(Color online) The TDMI for both and with δt bins of 6 h for a period of a few days for D _{7} and D _{8}; note that the bias estimates can be found in Tables VIII and VII . With respect to (a), note the following: for δt ≤ 6 h, δI > 0 and for δt > 6 h, δI ≈ 0; the KDE and histogram estimates are extremely similar; the diurnal (daily) periodic variation in correlation of glucose is clearly evident in both and . With respect to (b), note the following: for all δt δI is consistent and likely zero within bias; the KDE and histogram estimates differ greatly, implying the presence of small sample size effects in the average TDMI calculation; the diurnal (daily) periodic variation in correlation of glucose is clearly evident in both and in all but the KDE estimated TDMI average.
Tables
How to interpret the TDMI for a population of time series
Click to view
How to interpret the TDMI for a population of time series
Summary of all the nonTDMI based metrics used to assess homogeneity in a population (both among the graphs and the supports) used to verify the TDMItype analysis.
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Summary of all the nonTDMI based metrics used to assess homogeneity in a population (both among the graphs and the supports) used to verify the TDMItype analysis.
Summary of all the TDMIbased metrics used to interpret the TDMI and determine the population composition.
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Summary of all the TDMIbased metrics used to interpret the TDMI and determine the population composition.
Complete list of the simulated data sets.
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Complete list of the simulated data sets.
TDMI results and homogeneity metrics for the simulated data sets one through six.
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TDMI results and homogeneity metrics for the simulated data sets one through six.
Heuristic homogeneity metrics for the simulated data sets one through six.
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Heuristic homogeneity metrics for the simulated data sets one through six.
Complete list of the real patient data sets.
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Complete list of the real patient data sets.
TDMI results and homogeneity metrics for the real patient data sets seven and eight; note all δt times are in hours.
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TDMI results and homogeneity metrics for the real patient data sets seven and eight; note all δt times are in hours.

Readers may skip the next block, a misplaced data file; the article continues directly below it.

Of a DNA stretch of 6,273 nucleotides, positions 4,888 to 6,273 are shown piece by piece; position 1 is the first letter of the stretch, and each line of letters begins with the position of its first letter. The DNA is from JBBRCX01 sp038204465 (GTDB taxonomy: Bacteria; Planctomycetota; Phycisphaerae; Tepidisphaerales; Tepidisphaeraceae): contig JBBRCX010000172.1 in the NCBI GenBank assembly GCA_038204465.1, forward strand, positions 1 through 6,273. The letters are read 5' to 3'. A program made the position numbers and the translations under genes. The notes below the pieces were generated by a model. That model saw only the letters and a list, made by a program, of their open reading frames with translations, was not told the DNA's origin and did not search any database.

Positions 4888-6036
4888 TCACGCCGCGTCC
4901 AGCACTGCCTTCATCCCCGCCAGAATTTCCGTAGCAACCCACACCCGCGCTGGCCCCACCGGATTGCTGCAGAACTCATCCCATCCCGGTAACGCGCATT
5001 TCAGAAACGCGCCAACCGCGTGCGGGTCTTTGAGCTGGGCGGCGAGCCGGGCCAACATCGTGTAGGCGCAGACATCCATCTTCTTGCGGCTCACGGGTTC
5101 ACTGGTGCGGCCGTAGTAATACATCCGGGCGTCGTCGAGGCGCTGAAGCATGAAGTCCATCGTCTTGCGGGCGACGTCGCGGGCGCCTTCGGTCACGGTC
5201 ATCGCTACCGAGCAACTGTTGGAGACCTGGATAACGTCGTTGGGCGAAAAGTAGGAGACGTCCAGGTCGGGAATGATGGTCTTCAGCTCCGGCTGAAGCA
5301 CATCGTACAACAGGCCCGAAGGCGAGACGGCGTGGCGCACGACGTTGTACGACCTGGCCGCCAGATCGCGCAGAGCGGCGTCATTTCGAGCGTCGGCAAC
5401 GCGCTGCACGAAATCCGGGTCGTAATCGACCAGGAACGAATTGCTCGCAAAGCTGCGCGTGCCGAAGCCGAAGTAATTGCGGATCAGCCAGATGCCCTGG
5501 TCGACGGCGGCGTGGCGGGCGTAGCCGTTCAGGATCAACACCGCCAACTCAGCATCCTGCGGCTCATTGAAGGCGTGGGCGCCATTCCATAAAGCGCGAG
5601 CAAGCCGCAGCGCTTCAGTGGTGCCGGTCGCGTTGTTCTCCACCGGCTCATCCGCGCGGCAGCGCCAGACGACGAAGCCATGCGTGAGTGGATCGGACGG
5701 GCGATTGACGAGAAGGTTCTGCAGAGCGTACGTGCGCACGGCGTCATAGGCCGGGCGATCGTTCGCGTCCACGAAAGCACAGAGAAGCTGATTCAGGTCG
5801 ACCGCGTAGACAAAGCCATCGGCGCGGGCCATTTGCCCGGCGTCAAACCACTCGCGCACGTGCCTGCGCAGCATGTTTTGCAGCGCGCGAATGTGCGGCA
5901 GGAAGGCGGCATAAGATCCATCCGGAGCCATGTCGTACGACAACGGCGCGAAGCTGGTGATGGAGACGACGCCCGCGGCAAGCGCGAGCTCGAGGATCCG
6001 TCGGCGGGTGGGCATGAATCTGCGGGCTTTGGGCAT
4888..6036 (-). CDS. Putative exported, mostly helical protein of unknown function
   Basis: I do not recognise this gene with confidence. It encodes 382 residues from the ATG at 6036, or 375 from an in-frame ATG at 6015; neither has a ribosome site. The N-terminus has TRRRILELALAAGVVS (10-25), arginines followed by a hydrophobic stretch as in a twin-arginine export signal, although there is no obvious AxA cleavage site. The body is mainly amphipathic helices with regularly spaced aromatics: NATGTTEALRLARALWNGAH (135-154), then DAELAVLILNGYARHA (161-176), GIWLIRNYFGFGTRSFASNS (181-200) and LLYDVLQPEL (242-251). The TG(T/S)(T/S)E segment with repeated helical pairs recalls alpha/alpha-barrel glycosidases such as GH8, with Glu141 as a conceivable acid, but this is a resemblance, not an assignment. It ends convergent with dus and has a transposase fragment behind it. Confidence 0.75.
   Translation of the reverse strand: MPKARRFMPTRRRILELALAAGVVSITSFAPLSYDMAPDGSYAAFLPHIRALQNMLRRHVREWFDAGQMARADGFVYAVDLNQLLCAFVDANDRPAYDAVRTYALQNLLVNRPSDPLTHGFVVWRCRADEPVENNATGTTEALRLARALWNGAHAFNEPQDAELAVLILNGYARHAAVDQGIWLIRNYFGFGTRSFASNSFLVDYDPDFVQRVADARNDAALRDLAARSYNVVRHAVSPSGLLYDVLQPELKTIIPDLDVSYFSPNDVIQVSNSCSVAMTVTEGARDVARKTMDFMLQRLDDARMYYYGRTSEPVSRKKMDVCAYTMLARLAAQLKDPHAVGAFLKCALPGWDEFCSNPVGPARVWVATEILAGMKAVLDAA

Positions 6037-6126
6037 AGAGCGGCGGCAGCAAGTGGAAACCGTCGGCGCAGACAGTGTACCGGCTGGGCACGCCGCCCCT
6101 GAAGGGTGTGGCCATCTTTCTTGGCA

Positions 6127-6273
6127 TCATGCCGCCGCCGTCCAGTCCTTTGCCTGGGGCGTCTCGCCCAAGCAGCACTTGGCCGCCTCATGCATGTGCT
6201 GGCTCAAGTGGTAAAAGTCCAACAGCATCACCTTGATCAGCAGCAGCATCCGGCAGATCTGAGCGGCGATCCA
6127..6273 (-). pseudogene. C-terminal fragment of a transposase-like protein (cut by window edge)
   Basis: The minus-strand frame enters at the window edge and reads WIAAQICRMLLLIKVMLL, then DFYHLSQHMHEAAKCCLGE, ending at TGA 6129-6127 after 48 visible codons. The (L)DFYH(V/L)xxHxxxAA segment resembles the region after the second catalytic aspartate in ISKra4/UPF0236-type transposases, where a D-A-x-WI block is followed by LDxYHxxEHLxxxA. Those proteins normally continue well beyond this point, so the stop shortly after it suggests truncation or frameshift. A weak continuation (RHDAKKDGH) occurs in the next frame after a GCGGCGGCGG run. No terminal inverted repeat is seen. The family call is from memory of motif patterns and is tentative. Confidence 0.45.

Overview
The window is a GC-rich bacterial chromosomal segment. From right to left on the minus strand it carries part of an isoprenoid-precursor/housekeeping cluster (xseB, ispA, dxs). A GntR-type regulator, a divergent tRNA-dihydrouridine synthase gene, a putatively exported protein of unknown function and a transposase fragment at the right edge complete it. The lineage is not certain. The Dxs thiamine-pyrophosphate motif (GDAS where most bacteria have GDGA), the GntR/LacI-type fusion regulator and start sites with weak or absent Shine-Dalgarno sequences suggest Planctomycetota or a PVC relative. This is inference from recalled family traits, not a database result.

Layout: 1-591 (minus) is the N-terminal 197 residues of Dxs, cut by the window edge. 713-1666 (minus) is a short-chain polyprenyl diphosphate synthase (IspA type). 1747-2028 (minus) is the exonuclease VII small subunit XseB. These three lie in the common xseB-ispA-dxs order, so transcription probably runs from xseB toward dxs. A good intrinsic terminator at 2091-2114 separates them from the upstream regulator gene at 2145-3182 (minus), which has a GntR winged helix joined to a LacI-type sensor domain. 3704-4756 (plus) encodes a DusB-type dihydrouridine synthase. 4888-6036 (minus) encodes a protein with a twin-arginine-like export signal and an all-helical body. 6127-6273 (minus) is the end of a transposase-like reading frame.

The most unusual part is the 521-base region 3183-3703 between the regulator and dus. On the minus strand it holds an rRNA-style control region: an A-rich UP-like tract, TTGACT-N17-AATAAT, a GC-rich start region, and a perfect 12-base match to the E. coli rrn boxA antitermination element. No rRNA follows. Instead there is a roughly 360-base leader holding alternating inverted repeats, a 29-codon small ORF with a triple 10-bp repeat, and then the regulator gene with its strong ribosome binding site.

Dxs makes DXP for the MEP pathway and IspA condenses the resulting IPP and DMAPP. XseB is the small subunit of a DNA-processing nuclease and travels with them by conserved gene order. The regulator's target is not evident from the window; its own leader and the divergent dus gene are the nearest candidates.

TDMI results and homogeneity metrics for the real patient data sets seven and eight; note all δt times are in hours.
Click to view
TDMI results and homogeneity metrics for the real patient data sets seven and eight; note all δt times are in hours.
Time independent TDMI results for the real patient data sets seven and eight.
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Time independent TDMI results for the real patient data sets seven and eight.
Heuristic homogeneity metrics for the real patient data sets seven and eight.
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Heuristic homogeneity metrics for the real patient data sets seven and eight.
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Abstract
This paper addresses how to calculate and interpret the timedelayed mutual information (TDMI) for a complex, diversely and sparsely measured, possibly nonstationary population of timeseries of unknown composition and origin. The primary vehicle used for this analysis is a comparison between the timedelayed mutual information averaged over the population and the timedelayed mutual information of an aggregated population (here, aggregation implies the population is conjoined before any statistical estimates are implemented). Through the use of information theoretic tools, a sequence of practically implementable calculations are detailed that allow for the average and aggregate timedelayed mutual information to be interpreted. Moreover, these calculations can also be used to understand the degree of homo or heterogeneity present in the population. To demonstrate that the proposed methods can be used in nearly any situation, the methods are applied and demonstrated on the time series of glucose measurements from two different subpopulations of individuals from the Columbia University Medical Center electronic health record repository, revealing a picture of the composition of the population as well as physiological features.